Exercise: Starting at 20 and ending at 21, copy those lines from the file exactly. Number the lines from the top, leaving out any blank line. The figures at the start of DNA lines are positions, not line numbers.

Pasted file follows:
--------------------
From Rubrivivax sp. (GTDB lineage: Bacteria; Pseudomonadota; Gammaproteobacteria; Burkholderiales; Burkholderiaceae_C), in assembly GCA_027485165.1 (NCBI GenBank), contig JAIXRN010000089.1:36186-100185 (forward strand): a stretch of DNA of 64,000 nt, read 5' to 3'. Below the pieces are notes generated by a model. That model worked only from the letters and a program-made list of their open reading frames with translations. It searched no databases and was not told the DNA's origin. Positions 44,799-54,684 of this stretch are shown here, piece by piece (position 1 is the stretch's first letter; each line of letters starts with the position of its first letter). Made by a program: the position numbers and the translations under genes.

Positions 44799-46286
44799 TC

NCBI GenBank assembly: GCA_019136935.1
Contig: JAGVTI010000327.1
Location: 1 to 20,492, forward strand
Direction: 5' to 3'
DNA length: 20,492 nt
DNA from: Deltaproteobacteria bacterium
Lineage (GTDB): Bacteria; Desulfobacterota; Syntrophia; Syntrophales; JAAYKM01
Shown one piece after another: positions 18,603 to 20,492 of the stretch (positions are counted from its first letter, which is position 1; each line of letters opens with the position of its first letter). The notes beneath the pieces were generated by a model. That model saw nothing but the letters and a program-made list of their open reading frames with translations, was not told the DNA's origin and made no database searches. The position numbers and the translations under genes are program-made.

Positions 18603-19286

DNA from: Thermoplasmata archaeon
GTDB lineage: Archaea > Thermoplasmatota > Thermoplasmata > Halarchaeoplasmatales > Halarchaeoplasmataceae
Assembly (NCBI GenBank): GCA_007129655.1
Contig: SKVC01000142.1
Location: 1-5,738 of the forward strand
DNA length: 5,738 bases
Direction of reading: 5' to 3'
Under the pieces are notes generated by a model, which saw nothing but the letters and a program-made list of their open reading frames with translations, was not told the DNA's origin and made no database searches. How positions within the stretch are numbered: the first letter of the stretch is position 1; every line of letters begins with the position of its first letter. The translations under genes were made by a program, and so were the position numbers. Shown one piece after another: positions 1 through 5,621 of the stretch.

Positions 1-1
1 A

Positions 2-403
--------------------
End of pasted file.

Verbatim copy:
Under the pieces are notes generated by a model, which saw nothing but the letters and a program-made list of their open reading frames with translations, was not told the DNA's origin and made no database searches. How positions within the stretch are numbered: the first letter of the stretch is position 1; every line of letters begins with the position of its first letter. The translations under genes were made by a program, and so were the position numbers. Shown one piece after another: positions 1 through 5,621 of the stretch.

Positions 1-1